Palestinian group: US assassinated Abbas
A Palestinian guerrilla group accused the United States on Wednesday of assassinating its leader Abul Abbas, and a U.S. Pentagon official said the United States believes he died of a heart attack.
Abbas, 56, died Monday in U.S. detention in Baghdad. He was known for leading the 1985 hijacking of the Achille Lauro passenger ship in which a wheelchair-bound Jewish American tourist, Leon Klinghoffer, was killed and thrown overboard.
The U.S. deputy chief of operations in Iraq, Maj. Gen. Mark Kimmitt, said Abbas almost certain died of natural causes and an autopsy would confirm that. The U.S. Pentagon official said the autopsy had not been performed by that officials believe the cause was a heart attack.
Abbas' deputy in the Palestinian Liberation Front, Omar Shibli, said Abbas had never complained of ill health in letters he had sent in recent months.
"Abul Abbas' detention was illegal and his condition in the jail was very bad," Shibli said. "The Americans treated him in a way that led to his death in his prison cell."
The Palestine Liberation Front issued a statement in Beirut saying the United States had wrongly arrested Abbas and assassinated him.
The statement said his "assassination" after being arrested without justification "confirms beyond any doubt their absolute hostility to our people and exposes their designs which conform with the Zionist entity."
Abbas was captured in south Baghdad on April 15, days after U.S.-led forces overthrew the regime of Saddam Hussein. He spent his last 11 months in American custody.
Abbas' widow, Reem Nimer, told Associated Press Television News on Wednesday she wanted the Americans to explain how he died.
"They know how Abul Abbas died a martyr. Was he deprived of a medicine which led to a deterioration of his health? Or did he suffer a sudden stroke? Or was he tortured? We have the right to ask all these questions and they must answer them," Nimer said, with tears in her eyes.
Nimer, in her late 40s, lives with her 20-year-old son Ali in Beirut. She rejected labeling her husband as a terrorist, saying he fought for his homeland, Palestine.
"The Zionist and American propaganda accused him of being a terrorist while he was a patriotic man committed to his national cause," Nimer said.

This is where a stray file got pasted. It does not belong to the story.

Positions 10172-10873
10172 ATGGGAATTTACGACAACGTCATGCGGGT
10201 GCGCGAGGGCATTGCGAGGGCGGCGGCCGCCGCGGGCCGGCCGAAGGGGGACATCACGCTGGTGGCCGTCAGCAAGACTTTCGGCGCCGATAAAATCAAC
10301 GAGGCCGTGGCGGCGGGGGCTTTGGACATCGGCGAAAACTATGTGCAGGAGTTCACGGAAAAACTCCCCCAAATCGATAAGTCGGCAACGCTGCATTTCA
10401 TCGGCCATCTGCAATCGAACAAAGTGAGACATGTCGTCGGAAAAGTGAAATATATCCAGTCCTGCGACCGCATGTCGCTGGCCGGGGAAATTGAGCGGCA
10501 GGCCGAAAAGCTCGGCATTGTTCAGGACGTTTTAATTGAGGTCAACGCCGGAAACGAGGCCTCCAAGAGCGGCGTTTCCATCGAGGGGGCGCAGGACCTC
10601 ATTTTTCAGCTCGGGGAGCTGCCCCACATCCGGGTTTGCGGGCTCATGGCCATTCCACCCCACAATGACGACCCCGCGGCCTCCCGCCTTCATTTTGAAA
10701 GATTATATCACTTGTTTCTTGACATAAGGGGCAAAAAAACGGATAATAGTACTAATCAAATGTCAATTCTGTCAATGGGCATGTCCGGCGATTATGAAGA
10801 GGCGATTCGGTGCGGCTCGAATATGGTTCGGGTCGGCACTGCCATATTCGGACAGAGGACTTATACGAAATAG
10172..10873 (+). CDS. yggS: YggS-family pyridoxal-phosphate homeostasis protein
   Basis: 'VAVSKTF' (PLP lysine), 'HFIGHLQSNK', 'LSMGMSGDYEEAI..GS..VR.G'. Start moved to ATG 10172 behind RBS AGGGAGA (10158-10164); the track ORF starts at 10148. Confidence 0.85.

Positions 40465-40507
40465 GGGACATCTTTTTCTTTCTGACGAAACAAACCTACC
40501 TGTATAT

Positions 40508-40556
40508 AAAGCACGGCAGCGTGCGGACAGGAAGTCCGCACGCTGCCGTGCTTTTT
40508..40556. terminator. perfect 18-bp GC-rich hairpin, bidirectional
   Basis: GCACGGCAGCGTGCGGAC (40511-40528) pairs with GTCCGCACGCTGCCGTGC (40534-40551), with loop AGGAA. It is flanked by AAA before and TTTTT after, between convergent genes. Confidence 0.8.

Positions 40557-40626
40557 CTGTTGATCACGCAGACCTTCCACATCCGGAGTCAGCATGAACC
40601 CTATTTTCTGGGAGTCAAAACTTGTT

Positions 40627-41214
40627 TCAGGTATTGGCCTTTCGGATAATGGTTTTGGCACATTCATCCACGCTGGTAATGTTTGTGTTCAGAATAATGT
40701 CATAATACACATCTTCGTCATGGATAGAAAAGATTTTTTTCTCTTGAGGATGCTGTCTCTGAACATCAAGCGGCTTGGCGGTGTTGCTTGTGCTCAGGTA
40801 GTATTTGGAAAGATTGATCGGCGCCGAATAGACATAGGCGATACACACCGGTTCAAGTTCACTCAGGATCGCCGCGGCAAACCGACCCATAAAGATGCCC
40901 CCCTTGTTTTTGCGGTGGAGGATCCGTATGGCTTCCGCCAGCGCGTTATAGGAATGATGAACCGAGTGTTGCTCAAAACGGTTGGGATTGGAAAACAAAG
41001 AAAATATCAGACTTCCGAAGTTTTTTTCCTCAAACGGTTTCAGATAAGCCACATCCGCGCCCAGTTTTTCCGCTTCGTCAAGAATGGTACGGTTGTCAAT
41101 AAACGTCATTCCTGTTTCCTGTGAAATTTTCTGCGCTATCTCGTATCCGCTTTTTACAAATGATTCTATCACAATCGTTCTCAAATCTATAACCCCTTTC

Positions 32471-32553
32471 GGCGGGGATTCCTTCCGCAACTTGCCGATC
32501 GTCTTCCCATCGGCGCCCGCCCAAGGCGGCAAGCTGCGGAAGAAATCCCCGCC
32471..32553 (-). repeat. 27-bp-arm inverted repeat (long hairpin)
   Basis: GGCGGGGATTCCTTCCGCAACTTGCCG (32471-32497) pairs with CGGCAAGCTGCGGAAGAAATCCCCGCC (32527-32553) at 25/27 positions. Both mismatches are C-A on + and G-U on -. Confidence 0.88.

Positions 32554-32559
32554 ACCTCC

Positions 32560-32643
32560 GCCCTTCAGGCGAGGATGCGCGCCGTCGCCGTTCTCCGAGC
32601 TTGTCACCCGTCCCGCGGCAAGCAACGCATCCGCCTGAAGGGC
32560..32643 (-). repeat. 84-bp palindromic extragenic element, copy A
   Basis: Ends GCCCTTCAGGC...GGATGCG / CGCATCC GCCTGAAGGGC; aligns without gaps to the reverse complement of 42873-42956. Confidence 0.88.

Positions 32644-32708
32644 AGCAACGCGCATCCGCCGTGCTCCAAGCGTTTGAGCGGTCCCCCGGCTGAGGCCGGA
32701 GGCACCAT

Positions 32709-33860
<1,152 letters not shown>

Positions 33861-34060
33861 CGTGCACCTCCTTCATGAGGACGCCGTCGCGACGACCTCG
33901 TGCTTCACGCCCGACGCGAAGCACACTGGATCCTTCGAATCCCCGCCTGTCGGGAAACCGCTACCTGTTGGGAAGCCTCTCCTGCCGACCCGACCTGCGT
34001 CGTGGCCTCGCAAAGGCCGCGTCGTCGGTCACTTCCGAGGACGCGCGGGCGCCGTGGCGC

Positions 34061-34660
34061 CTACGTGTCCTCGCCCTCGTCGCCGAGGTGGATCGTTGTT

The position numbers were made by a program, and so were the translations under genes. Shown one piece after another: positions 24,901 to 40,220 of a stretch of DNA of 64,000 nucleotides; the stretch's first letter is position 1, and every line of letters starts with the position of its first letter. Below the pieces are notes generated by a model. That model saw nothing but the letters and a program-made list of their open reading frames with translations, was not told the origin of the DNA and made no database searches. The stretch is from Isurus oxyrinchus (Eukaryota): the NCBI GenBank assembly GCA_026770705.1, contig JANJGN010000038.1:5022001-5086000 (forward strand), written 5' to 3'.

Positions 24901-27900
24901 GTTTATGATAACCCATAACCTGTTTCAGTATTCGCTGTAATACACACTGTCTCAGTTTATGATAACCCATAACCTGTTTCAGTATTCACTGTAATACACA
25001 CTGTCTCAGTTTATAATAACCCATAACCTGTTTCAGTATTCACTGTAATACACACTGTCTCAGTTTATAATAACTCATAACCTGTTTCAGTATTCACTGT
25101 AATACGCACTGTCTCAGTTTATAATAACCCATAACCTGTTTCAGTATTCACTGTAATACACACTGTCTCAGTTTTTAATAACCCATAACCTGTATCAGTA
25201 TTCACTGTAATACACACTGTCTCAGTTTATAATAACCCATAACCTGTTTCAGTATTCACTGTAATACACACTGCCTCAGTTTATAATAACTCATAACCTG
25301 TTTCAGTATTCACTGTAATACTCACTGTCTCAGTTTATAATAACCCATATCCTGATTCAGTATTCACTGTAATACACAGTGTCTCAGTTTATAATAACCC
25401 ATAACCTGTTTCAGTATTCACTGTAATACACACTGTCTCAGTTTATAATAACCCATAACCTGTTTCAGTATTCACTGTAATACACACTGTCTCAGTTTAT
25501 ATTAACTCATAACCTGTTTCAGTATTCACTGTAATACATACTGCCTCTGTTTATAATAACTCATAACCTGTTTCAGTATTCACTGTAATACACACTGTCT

Nimer has met an official of the International Committee of the Red Cross to discuss retrieving Abbas' corpse from Iraq. She said she wanted her husband to be buried in the Palestinian territories, but if Israel rejected that, "we will look for any Arab country."
Abbas had been convicted in absentia by an Italian court for the 1985 hijacking and sentenced to life in prison in 1986, but never served any time. His arrest came 18 years after seizing the Achille Lauro off Port Said, Egypt.
The Palestinian Authority had demanded his release, saying Washington had pledged not to prosecute him as part of a blanket agreement not to press charges against Palestinians who acted against Israel before interim peace accords were signed in the 1990s.
Abbas was a member of the PLO's executive committee, but left in 1991. His tiny faction has very few followers in the West Bank and Gaza Strip. According to Israel's Shin Bet security service, the PLF had sent some members to Iraq for military training.
Abbas supported the 1993 Oslo peace accords with Israel. After that, his group halted direct militant activity against Israel. His support in the Palestinian territories was limited, and his public activities consisted mostly of participating in official talks among Palestinian factions.
In an AP interview in 1996, Abbas apologized for the Achille Lauro affair. "The killing of the passenger was a mistake. ... We are sorry," he said. Abbas, however, never mentioned Klinghoffer's name, and the American's family rejected the apology.
Wednesday's session of the Palestinian Legislative Council in the West Bank city of Ramallah began with a moment of silence for Abbas.
Shibli, Abbas' PLF deputy, received condolences from 20 people in his Gaza City office. Koranic verses played in the background and a large picture of Abbas hung on the wall, garlanded with flowers sent by former Palestinian security chief Mohammed Dahlan.
In Beirut, Abbas's son, Ali, described his father as "a brave man who taught me manhood."
Ali said he planned to follow in his father's footsteps.
"I don't know if I will use the same method," he said.